Three Hundred Years in the Middle of the Flood - Evidence of Time in the Geologic Record
By Glenn R. Morton
Copyright 2001 G. R. Morton
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One of the things that young-earth creationists miss is the activities of biological organisms in the fossil record. Desert varnish is an iron manganese oxide coating that is found on rocks in arid regions. For years this coating was thought to be an abiologic chemical reaction. This has been shown to be false. Desert varnish is now known to be the result of bacteria which live on the surface of the rocks and through their biologic activity deposit a manganese rich coating on the rock surface. Living in nearly a waterless environment, these microbes protect themselves from ultraviolet light by oxidizing the manganese in the rock. (Wills and Bada 2000, p. 165-166)
When European priests first entered the arid southwestern US, they found vast tracks of land with cobbles dark on the top and light on the undersides. They turned the stones over making huge, light-colored crosses in the desert. In the intervening 300 years, the crosses are still visible but are now beginning to fade. It has taken 300 years for the microbes to cover the stones' upper surfaces with varnish.
With this as a background, what is one to conclude when we find this same type of varnish coating Permian sand grains in the Zechstein of the North Sea? The Permian rocks are from the very middle of the supposedly flood deposited rocks. This should be the time of the maximal flooding of the earth, yet here we find desert varnish which requires at least 300 years to form. Not only this, the sand grains which are coated with this slow-forming film, are found in shape of sand dunes like those found in arid regions today. (Ruffell and Shelton, p. 305)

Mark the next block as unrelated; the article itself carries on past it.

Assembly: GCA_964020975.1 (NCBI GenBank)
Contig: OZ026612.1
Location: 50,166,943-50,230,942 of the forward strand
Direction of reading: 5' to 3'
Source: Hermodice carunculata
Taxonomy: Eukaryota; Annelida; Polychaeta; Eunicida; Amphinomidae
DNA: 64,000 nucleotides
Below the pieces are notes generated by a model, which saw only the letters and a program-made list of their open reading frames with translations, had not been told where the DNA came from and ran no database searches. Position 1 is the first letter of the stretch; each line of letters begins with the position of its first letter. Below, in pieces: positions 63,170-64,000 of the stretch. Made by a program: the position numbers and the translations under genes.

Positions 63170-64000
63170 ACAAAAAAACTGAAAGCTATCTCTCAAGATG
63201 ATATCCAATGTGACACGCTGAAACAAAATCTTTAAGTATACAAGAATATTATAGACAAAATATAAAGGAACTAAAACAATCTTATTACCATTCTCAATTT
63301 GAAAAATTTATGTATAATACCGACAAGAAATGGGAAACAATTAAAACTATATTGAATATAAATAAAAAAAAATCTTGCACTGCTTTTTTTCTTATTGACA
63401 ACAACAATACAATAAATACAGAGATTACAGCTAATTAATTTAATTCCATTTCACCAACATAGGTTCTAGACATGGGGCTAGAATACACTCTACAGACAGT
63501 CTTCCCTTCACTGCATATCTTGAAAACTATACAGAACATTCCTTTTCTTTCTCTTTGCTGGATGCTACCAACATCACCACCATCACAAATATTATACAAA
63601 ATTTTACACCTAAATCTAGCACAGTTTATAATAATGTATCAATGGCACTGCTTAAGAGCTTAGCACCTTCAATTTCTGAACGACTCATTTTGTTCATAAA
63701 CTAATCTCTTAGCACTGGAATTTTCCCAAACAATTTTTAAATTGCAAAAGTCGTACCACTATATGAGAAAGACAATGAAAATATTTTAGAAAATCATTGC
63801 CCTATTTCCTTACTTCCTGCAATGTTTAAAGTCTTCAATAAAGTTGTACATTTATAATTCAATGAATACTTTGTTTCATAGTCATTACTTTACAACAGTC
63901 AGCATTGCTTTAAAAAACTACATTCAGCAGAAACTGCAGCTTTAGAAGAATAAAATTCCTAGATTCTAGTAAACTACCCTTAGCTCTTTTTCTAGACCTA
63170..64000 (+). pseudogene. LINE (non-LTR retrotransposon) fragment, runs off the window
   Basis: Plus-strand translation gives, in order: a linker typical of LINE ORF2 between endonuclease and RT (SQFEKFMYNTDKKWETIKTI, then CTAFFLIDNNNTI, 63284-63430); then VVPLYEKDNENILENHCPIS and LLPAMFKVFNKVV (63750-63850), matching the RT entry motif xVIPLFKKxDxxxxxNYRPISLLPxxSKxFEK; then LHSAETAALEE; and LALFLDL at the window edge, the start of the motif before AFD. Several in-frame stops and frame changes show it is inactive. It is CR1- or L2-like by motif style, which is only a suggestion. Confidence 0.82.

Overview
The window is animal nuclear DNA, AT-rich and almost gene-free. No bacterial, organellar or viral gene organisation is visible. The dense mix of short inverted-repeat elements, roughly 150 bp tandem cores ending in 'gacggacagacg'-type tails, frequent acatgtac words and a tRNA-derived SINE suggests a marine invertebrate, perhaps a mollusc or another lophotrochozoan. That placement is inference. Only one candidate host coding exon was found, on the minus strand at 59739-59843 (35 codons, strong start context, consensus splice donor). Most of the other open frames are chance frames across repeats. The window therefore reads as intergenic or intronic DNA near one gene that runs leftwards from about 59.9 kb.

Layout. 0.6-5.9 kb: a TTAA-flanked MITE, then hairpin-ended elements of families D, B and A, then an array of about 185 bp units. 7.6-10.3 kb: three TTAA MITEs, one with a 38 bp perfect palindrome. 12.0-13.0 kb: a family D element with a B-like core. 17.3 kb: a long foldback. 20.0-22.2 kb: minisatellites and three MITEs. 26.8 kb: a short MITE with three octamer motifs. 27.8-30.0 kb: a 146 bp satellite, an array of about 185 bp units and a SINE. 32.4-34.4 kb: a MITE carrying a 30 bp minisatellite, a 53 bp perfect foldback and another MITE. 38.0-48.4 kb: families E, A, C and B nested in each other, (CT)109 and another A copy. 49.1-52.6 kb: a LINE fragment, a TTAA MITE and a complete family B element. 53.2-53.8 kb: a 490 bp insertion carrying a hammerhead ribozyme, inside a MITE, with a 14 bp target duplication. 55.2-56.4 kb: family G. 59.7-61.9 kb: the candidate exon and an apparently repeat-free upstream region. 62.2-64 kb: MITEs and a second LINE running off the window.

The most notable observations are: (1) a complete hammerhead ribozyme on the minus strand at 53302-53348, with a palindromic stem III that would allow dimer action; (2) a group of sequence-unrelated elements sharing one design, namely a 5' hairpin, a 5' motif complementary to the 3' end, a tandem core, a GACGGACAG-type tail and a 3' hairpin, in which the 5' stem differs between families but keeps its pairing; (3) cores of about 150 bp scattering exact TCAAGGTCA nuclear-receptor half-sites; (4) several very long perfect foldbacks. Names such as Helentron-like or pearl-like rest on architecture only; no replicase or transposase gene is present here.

Clearly this evidence shows that there was at least a 300 year interval in the middle of the flood. This is something that the young-earth creationists never tell you!
A. H. Ruffell and R. G. Shelton, �Permian to Late Triassic Post-Orogenic Collapse, and Early Atlantic Rifting, Deserts, evaporating Seas and Mass Extinctions,� in Nigel Woodcock and Rob Strachan, editors, Geological History of Britain and Ireland, (London: Blackwell Science, 2000), p. 305)
Christopher Wills and Jeffrey Bada, The Spark of Life, (Cambridge MA: Perseus Publishing, 2001), p. 165-166).